Airfares aren't cheaper, but airports to get bigger

Excise duty on aviation turbine fuel unchanged; Jaitley silent on service tax applicable on Viability Gap Funding

Published: Feb 1, 2018

g_103015_bgrtx304jk_280x210.jpgImage: Danish Siddiqui / Reuters 

If you are a frequent flyer, then Budget 2018 has nothing to offer in terms of cheaper airfares. Given that the average fuel price for airlines has increased by 13 percent over the last 12 months, due to the rise in global crude oil prices, a cut in the excise duty on ATF (Aviation Turbine Fuel) would have meant cheaper airfares. At present the excise duty on ATF is 14 percent, which incidentally was 8 percent before Budget 2016 was presented.
 
From the government’s standpoint though nothing needed to be done to spur the growth of air travel in the country. Despite the broader economic headwinds, domestic air passenger traffic has been growing at 18 percent per annum over the last three years. Given this pace of growth, the Modi-led government instead has decided to focus on creating bigger airports across the country.
 
On Thursday, Finance Minister Arun Jaitley announced a new initiative called NABH Nirman for the civil aviation sector. Through this initiative, Jaitley said, “We propose to expand our airport capacity [by] more than five times to handle a billion trips a year.” This capacity addition would be across the 124 airports that are operated by the government entity, Airports Authority of India (AAI).
 
“It’s fantastic to see that the government is shifting from short-term planning to [having] a long-term vision. The focus should now shift to the execution of this challenging, yet achievable vision,” says Amber Dubey, partner and India head of aerospace and defence at global consultancy firm KPMG. That said, Dubey adds, “The [aviation] industry wants jet fuel to be included under GST.”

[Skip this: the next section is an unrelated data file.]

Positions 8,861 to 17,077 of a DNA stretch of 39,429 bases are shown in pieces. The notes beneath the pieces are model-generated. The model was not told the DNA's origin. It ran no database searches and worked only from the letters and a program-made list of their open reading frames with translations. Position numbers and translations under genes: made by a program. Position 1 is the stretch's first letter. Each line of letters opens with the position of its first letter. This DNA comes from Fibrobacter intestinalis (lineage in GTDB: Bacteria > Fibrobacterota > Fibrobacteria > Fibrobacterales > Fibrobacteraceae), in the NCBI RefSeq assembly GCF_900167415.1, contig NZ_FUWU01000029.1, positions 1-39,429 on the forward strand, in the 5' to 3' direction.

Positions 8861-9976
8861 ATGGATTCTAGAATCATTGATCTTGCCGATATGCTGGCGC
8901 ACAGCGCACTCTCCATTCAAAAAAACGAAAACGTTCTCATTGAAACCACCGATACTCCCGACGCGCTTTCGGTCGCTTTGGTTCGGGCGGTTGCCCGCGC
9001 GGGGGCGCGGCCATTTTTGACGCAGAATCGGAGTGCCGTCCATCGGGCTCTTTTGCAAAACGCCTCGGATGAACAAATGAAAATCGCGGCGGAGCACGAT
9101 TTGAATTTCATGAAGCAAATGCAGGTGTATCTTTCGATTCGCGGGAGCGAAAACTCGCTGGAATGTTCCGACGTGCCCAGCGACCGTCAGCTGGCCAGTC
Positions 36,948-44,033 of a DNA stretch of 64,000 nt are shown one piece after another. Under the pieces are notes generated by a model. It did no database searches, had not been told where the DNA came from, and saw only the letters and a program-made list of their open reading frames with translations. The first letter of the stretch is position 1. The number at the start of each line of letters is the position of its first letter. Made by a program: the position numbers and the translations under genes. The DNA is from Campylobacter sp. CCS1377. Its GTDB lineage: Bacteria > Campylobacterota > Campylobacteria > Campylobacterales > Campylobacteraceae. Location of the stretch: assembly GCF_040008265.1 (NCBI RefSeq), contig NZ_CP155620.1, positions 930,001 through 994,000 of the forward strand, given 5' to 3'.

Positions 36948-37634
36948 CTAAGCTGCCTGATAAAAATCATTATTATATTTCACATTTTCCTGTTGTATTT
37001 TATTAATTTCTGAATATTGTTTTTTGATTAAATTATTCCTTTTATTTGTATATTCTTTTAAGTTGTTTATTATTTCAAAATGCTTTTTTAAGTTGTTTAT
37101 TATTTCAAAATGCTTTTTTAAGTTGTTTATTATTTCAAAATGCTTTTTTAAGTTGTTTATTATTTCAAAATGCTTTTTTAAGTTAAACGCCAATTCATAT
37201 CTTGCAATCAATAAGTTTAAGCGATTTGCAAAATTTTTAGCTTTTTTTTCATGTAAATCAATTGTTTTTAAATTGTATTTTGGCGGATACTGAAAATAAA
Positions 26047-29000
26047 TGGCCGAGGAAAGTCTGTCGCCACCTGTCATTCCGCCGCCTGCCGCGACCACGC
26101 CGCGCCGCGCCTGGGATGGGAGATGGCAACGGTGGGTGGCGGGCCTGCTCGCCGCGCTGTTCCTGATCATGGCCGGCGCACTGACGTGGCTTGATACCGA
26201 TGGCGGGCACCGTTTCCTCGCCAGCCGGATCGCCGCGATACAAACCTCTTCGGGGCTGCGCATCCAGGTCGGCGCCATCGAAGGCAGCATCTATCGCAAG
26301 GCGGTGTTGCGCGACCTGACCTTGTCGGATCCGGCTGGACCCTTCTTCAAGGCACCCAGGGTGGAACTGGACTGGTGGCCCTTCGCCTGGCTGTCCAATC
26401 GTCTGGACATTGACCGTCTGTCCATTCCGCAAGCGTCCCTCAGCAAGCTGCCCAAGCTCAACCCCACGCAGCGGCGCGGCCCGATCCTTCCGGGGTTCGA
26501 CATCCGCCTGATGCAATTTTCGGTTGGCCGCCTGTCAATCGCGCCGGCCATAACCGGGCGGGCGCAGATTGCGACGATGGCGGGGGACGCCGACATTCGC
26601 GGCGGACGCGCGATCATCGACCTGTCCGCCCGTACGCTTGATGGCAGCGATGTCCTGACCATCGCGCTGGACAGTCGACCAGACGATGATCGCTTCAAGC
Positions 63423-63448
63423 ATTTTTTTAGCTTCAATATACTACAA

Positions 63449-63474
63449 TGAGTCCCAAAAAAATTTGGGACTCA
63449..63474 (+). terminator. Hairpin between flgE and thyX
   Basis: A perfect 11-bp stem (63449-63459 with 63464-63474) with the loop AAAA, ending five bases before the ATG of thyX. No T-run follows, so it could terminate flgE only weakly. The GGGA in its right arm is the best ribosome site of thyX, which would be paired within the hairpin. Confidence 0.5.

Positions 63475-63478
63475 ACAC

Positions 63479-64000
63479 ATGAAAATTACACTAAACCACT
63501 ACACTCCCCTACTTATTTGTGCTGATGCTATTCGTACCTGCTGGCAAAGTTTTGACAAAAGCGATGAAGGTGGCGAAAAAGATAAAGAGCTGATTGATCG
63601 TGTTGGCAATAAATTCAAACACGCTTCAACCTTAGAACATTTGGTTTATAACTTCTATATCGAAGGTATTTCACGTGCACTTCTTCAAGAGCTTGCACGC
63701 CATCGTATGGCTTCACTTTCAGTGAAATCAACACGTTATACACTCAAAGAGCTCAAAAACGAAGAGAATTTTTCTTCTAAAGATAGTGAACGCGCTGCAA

While Jaitley didn’t mention what the government’s outlay towards NABH Nirman would be, he said, “[The] balance sheet of AAI shall be leveraged to raise more resources for funding this expansion.” Jaitley, in his last budget, had proposed to amend the Airports Authority of India Act in order to “enable effective monetisation of land assets”. “The resources, so raised, will be utilised for airport upgradation,” he had said.
 
NABH Nirman is the second government-led initiative for India’s civil aviation market, after the launch of the regional connectivity scheme Udan, in April last year. Through Udan, the government plans to connect 56 unserved airports and 31 unserved helipads across India. “Operations have already started at 16 airports,” the minister informed the lower house of Parliament.
 
He, however, gave no clarity on whether service tax would be levied on the Viability Gap Funding (VGF) that airlines are entitled to under Udan. Last year, he exempted airlines from paying a 14 percent service tax on VGF for a period of one year from the date of commencement of their operations. Airlines like SpiceJet began operations under Udan in the April-June quarter of last fiscal.

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